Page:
The big challenge for peace actors in the Democratic Republic of Congo is to create conditions for social cohesion – especially in the highland communities of Fizi, Uvira and Mwenga in South Kivu province, where a persistent inter-community conflict over land, power, identity and citizenship has torn societies apart.
Intensified intercommunal clashes between a group of militias, known as the Mai-Mai, from the Bafuliru, Babembe and Banyindu communities and armed groups affiliated to the Banyamulenge community have severely disrupted social cohesion. The Mai-Mai group of militias who consider themselves as “indigenous” Congolese are fighting the cattle-herding Banyamulenge community – often labelled as outsiders due to their Rwandan origin. Continuous violence has led to widespread killings, looting, burning down of villages and large-scale displacement across South Kivu’s highlands.
Facilitating a return to social cohesion and lasting peace in Fizi, Uvira, and Mwenga was the main reason the Congolese government, Interpeace and partners organised an inclusive dialogue of all stakeholders to address the root causes of the violence.
*“When you wage war on your neighbour, no one wins. Everyone loses,” *said Pacifique Borauzima, Interpeace Country Representative in DR Congo.
The dialogue in Kinshasa, from 29 to 31 March 2021, between the communities in conflict – the Babembe, Bafuliru, Babuyi, Banyamulenge, Barundi, Banyindu and Bavira – also witnessed the participation of representatives of the armed groups, religious leaders, politicians and government officials, civil society and peace actors among others.
At the meeting, government officials shared with participants what it takes to return to peaceful co-existence in the communities torn apart by conflict.
“If everyone said: ‘peace is my business, my neighbour is not my enemy; if my neighbour lives in peace, I will also live in peace; if my neighbour prospers, I will also proper’, then we can achieve the peace we seek,” said Bahati Lukwabo, DR Congo’s Senate President.
Participants agreed that everyone’s commitment is needed to tackle the growing threat to peace and security in their communities in South Kivu’s highlands. In a memo, women leaders who participated in the dialogue called for an effective peace agreement between the communities in conflict.
“The women of South Kivu present in this hall are strongly committed to the return of peace and security,” said Marie Amisi Misukyo, Director of the women group Solidarité de Femme de Fizi.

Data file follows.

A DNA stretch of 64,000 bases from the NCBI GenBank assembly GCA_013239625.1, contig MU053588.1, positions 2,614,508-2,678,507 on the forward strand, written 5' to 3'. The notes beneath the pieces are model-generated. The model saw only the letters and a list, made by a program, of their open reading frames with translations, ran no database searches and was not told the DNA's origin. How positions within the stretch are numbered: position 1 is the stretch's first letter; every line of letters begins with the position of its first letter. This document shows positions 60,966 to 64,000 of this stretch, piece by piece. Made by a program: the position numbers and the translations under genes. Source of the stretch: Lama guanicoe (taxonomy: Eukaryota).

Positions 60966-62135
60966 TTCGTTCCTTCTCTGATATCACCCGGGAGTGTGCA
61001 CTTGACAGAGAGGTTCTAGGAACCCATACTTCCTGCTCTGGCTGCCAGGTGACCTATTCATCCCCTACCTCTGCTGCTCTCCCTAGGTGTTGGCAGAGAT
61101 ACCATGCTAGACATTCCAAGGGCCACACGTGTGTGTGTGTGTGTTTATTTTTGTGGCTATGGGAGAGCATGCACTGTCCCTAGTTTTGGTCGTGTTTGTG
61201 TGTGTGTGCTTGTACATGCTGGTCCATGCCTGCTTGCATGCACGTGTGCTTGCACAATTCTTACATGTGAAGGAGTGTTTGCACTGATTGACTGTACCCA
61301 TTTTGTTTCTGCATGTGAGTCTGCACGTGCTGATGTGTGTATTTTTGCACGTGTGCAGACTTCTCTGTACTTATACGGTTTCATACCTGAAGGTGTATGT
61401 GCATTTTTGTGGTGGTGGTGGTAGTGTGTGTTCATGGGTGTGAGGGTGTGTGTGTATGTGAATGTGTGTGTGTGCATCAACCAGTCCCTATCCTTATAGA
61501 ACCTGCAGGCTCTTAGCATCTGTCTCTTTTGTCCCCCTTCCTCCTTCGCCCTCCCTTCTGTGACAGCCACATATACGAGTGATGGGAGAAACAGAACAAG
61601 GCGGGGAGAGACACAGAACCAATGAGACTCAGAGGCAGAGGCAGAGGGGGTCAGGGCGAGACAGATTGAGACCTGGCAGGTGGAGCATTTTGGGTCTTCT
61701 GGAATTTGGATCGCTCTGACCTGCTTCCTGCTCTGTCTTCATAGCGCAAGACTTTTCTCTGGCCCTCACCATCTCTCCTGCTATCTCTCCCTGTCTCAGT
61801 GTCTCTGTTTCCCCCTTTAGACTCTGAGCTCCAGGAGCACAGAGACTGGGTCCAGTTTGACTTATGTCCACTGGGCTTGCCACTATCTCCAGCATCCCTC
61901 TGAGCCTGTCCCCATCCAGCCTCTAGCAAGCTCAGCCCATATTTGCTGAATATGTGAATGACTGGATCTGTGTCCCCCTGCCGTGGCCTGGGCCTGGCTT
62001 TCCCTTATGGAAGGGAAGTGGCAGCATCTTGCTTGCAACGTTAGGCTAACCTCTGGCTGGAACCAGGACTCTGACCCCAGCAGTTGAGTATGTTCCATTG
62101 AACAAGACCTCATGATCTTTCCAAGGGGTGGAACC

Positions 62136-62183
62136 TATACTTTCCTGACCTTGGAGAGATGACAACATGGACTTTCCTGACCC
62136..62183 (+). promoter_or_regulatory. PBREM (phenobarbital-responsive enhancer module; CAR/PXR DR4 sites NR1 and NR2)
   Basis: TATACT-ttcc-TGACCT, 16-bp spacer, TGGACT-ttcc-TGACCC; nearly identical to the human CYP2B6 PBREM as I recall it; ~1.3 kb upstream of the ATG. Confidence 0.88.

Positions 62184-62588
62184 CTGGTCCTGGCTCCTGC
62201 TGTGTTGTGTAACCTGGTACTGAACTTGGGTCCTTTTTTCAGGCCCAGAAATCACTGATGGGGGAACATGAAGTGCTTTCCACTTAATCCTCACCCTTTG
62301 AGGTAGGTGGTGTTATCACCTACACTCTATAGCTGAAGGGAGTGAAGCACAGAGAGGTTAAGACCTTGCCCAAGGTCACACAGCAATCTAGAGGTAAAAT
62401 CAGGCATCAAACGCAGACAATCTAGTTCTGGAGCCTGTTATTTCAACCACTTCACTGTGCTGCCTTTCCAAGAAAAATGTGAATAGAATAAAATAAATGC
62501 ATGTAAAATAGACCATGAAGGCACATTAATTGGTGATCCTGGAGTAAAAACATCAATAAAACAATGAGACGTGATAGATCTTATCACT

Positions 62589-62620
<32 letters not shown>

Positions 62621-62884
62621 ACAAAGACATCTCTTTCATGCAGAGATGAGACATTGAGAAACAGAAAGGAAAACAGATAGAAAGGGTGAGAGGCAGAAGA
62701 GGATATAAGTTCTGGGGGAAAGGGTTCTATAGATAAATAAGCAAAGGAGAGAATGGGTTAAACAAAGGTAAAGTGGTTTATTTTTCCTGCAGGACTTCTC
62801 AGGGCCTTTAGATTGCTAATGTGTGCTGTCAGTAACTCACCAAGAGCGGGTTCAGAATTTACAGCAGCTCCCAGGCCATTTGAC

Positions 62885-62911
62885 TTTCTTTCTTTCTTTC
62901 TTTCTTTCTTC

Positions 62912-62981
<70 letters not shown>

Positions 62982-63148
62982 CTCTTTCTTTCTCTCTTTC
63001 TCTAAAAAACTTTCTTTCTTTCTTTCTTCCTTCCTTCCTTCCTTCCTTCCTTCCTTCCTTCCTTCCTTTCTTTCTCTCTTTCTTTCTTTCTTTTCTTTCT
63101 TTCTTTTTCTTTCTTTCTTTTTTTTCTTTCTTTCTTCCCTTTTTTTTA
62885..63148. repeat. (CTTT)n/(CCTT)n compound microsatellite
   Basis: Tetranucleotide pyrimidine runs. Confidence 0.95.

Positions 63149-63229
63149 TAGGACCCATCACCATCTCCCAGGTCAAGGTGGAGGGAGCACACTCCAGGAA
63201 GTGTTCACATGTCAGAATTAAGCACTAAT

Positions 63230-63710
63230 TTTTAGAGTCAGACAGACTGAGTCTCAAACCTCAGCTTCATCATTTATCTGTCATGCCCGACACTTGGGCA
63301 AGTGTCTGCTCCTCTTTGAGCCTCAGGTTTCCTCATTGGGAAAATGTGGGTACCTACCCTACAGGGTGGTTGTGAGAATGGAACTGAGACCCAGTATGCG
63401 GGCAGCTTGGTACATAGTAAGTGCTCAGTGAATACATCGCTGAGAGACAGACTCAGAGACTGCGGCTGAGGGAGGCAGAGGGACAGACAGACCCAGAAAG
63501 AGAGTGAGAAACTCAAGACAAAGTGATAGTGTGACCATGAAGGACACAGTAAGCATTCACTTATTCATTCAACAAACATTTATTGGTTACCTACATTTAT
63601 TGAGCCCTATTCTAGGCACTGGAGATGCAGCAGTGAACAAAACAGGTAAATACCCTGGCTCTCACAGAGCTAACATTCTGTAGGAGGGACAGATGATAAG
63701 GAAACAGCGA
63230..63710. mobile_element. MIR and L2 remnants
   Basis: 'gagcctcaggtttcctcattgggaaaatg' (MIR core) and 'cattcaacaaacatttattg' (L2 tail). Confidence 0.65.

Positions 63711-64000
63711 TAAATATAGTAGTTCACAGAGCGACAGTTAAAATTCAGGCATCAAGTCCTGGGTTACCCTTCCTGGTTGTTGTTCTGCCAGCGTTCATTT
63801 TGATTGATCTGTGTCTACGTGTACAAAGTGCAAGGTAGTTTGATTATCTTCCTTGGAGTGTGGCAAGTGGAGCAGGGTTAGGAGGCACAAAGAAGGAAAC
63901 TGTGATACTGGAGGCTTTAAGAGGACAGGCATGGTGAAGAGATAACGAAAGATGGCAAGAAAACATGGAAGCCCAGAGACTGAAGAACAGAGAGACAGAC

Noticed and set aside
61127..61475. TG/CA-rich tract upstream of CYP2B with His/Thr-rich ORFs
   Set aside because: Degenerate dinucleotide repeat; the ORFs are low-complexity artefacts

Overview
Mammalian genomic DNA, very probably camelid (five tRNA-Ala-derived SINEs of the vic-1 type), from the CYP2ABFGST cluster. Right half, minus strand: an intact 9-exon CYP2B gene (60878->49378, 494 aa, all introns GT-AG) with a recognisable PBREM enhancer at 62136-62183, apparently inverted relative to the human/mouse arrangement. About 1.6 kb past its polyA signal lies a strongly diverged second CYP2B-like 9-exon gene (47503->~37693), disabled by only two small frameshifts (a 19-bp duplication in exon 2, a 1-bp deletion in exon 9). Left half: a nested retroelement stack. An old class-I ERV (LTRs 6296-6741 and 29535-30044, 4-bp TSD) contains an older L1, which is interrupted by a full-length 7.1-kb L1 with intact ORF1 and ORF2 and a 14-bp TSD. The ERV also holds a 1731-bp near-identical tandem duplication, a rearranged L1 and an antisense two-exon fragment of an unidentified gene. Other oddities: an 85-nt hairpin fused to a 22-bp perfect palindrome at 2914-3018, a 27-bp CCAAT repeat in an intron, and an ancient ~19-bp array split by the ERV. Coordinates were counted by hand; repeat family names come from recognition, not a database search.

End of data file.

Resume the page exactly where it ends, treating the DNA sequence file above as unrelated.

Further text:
This memo also symbolises women’s resilience to rise above the violence and increased security risks that they face in the region. “There is a huge gap between making commitments and implementing them. We expect from you a change in behaviour for the return of peace, security and development,” said Gilbert Kankonde Malamba, Deputy Prime Minister and Minister of the Interior.
He added: “The high and middle plateaus of Fizi, Uvira and Mwenga/Itombwe are burning now, and the cries of children, women and others should challenge us. Violence has amplified the crisis instead of solving it.”
Building on previous attempts at dialogue in South Kivu, the three-day event in Kinshasa opened an inclusive space for continuous inter-community peace dialogue between the seven communities of Fizi, Uvira and Mwenga fighting each other. Representatives of the communities held bilateral meetings, drafted, and endorsed reports of their discussions, committing to a peaceful process.
The Kinshasa dialogue was hosted by the Congolese central government and Interpeace, together with partners, *Action pour le Développement et la Paix Endogènes (ADEPAE), Solidarité des Volontaires pour l’Humanité (SVH), Réseau d’Innovation d’Organisationnelle (RIO) and Radio La Benevolencija (RLB) – *within the framework of an Interpeace project that seeks to design a roadmap for peace in the highland communities of Fizi, Uvira and Mwenga (Itombwe).
The project commenced in January 2020 and is supported by the UK Foreign, Commonwealth and Development Office in DR Congo. In March 2020, the project supported a peace process that led to the signing of a ceasefire agreement by 22 armed groups.
Prior to the Kinshasa dialogue, a preparatory meeting was held in Uvira from 10 to 12 March 2021. The meeting brought together representatives of the different communities, provincial and national officials to define the purpose, agenda, and practical approach for the inter-community dialogue process.
Interpeace and its partners will continue to engage national, provincial, and local stakeholders in the process of reinforcing social cohesion and establishing durable peace.